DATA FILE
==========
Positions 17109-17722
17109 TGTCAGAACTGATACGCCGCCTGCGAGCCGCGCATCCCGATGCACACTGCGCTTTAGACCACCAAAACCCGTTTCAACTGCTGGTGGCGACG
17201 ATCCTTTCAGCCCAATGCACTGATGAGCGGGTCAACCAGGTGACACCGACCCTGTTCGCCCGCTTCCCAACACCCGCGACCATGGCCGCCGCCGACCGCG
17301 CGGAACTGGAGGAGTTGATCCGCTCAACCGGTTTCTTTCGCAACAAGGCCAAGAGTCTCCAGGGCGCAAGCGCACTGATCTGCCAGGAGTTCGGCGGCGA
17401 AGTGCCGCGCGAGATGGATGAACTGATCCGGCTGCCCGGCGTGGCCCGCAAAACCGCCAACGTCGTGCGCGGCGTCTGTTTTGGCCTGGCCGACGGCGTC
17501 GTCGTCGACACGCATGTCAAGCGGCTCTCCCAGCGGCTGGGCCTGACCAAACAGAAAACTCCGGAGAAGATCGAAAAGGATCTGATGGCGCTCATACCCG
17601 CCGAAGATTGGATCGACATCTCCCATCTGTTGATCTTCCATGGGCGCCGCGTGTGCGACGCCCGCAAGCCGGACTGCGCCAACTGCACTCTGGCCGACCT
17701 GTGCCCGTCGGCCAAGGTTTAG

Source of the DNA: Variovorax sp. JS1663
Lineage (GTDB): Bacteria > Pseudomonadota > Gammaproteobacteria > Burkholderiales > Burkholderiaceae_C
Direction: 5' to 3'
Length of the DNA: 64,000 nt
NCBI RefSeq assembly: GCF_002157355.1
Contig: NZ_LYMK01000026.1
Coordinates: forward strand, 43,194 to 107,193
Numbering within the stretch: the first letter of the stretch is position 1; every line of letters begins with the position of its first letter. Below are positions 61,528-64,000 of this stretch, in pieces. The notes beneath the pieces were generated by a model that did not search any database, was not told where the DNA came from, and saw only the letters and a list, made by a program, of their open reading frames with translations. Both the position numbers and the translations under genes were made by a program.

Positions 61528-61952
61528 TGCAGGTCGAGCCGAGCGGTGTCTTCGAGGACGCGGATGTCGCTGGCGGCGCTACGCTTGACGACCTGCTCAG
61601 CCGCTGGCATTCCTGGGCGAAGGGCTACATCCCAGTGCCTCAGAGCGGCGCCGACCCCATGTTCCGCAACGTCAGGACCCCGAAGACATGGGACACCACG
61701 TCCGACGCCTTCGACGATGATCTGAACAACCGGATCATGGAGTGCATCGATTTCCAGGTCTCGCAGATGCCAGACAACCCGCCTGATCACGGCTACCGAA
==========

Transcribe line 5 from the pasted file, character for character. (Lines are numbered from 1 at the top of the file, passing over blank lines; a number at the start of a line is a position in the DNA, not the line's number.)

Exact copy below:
17401 AGTGCCGCGCGAGATGGATGAACTGATCCGGCTGCCCGGCGTGGCCCGCAAAACCGCCAACGTCGTGCGCGGCGTCTGTTTTGGCCTGGCCGACGGCGTC